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Publication numberUS20060104203 A1
Publication typeApplication
Application numberUS 11/262,611
Publication dateMay 18, 2006
Filing dateOct 31, 2005
Priority dateNov 1, 2004
Also published asCA2525050A1, EP1655923A2, EP1655923A3, US8488612
Publication number11262611, 262611, US 2006/0104203 A1, US 2006/104203 A1, US 20060104203 A1, US 20060104203A1, US 2006104203 A1, US 2006104203A1, US-A1-20060104203, US-A1-2006104203, US2006/0104203A1, US2006/104203A1, US20060104203 A1, US20060104203A1, US2006104203 A1, US2006104203A1
InventorsDavid Krantz, Douglas Nortz, Robert Sayko
Original AssigneeDavid Krantz, Nortz Douglas M, Robert Sayko
Export CitationBiBTeX, EndNote, RefMan
External Links: USPTO, USPTO Assignment, Espacenet
System and method for method for providing quality-of service in a local loop
US 20060104203 A1
Abstract
Described is a system and method for receiving in a first network operated by a first network provider, a service request from a client for a service application provided by the first service provider, the client accessing the first network via a second network operated by a second network provider, wherein the service request includes a level of service that is to be provided to the service application. The level of service is communicated to the second network provider and, subsequent to receiving the service request, the level of service is purchased from the second network provider to guarantee the client the level of service when accessing the second network.
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Claims(20)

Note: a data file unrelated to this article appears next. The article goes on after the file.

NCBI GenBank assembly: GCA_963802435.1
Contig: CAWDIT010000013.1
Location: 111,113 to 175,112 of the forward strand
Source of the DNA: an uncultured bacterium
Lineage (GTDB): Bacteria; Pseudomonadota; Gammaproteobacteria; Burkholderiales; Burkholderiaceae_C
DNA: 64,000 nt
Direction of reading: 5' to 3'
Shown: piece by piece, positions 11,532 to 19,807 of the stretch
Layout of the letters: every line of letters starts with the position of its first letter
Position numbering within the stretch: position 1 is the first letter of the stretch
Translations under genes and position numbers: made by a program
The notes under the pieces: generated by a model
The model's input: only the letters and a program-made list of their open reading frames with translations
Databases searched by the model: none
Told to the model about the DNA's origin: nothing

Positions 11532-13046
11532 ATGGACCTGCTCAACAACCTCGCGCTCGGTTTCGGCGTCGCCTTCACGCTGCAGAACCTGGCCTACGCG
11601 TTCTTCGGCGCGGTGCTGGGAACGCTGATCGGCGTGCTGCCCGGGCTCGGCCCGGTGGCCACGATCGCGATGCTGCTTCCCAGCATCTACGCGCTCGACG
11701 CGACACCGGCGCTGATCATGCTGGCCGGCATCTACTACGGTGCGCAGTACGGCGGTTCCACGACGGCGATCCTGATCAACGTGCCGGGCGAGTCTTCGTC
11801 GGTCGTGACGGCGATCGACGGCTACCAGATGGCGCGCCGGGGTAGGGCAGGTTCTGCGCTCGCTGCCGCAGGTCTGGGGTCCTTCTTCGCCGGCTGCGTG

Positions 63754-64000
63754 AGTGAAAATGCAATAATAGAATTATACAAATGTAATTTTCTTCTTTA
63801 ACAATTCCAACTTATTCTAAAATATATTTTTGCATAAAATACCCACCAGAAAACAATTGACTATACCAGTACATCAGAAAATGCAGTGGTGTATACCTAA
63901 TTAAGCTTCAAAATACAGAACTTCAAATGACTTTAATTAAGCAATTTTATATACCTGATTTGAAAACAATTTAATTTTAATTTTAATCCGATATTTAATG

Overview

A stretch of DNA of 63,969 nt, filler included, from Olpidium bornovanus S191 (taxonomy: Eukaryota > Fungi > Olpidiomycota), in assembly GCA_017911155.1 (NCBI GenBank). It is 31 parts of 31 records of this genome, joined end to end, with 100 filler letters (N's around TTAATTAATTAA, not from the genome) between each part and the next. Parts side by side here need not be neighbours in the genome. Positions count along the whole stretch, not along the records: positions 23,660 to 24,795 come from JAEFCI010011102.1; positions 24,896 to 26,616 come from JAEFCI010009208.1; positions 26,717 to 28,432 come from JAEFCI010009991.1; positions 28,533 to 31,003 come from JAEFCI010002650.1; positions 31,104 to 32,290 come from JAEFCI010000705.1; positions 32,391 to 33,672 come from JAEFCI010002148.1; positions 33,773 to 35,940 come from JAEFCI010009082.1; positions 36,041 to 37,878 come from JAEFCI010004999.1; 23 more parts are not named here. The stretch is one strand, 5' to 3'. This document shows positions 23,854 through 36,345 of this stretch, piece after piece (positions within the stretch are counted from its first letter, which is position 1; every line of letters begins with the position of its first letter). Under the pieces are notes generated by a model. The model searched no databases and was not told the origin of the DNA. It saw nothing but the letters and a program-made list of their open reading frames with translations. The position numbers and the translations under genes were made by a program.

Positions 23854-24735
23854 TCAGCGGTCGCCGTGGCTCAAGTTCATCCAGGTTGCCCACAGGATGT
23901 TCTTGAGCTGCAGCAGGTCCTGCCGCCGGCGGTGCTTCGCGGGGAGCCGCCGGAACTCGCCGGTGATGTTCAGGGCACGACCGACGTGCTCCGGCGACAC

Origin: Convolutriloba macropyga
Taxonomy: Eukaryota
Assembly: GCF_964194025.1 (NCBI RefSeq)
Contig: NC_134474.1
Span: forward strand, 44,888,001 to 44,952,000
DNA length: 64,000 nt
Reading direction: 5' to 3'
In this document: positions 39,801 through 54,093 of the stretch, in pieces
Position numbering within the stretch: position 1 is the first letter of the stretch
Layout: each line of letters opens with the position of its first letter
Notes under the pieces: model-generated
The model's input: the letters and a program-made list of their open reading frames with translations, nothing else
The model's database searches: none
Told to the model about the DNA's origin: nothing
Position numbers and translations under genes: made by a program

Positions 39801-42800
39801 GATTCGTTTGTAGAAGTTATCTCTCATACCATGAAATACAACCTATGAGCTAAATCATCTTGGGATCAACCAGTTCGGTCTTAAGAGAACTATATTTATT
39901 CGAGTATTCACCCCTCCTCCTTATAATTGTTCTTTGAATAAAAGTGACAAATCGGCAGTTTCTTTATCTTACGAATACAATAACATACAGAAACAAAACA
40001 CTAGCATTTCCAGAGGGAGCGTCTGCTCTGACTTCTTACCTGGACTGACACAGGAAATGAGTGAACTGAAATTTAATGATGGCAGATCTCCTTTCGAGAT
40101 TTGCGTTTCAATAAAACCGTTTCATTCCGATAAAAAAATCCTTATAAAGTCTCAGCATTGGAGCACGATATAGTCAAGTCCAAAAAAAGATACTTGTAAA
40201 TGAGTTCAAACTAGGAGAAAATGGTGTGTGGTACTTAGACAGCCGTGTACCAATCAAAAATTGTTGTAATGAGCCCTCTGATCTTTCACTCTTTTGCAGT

1. A method, comprising:
receiving in a first network operated by a first network provider, a service request from a client for a service application provided by the first service provider, the client accessing the first network via a second network operated by a second network provider, wherein the service request includes a level of service that is to be provided to the service application;
communicating the level of service to the second network provider; and
purchasing, subsequent to receiving the service request, the level of service for the second network from the second network provider to guarantee the client the level of service when accessing the second network.
2. The method of claim 1, wherein the service application is a VoIP service.
3. The method of claim 1, wherein the client connects to a hybrid fiber coaxial network of the second network.
4. The method of claim 1, wherein the level of service is greater than a lowest level of service provided in the second network.
5. The method of claim 1, wherein the service request is received in a session initiated protocol message.
6. The method of claim 1, wherein the level of service is communicated to the second network provider via a common open source policy protocol message.
7. The method of claim 1, wherein the level of service is defined by one of a latency of packet delivery and a number of dropped packets.
8. A system, comprising:
a first element in a first network operated by a first network provider, receiving a service request from a client for a service application provided by the first service provider,
a second element in the first network analyzing the service request and determining a level of service that is to be provided to the service application; and
a third element in the first network communicating the level of service to a second network provider and completing a transaction for the purchase of the level of service in a second network operated by the second network provider, wherein the client accesses the service application provided by the first network provider via the second network using the purchased level of service on the second network.
9. A method, comprising: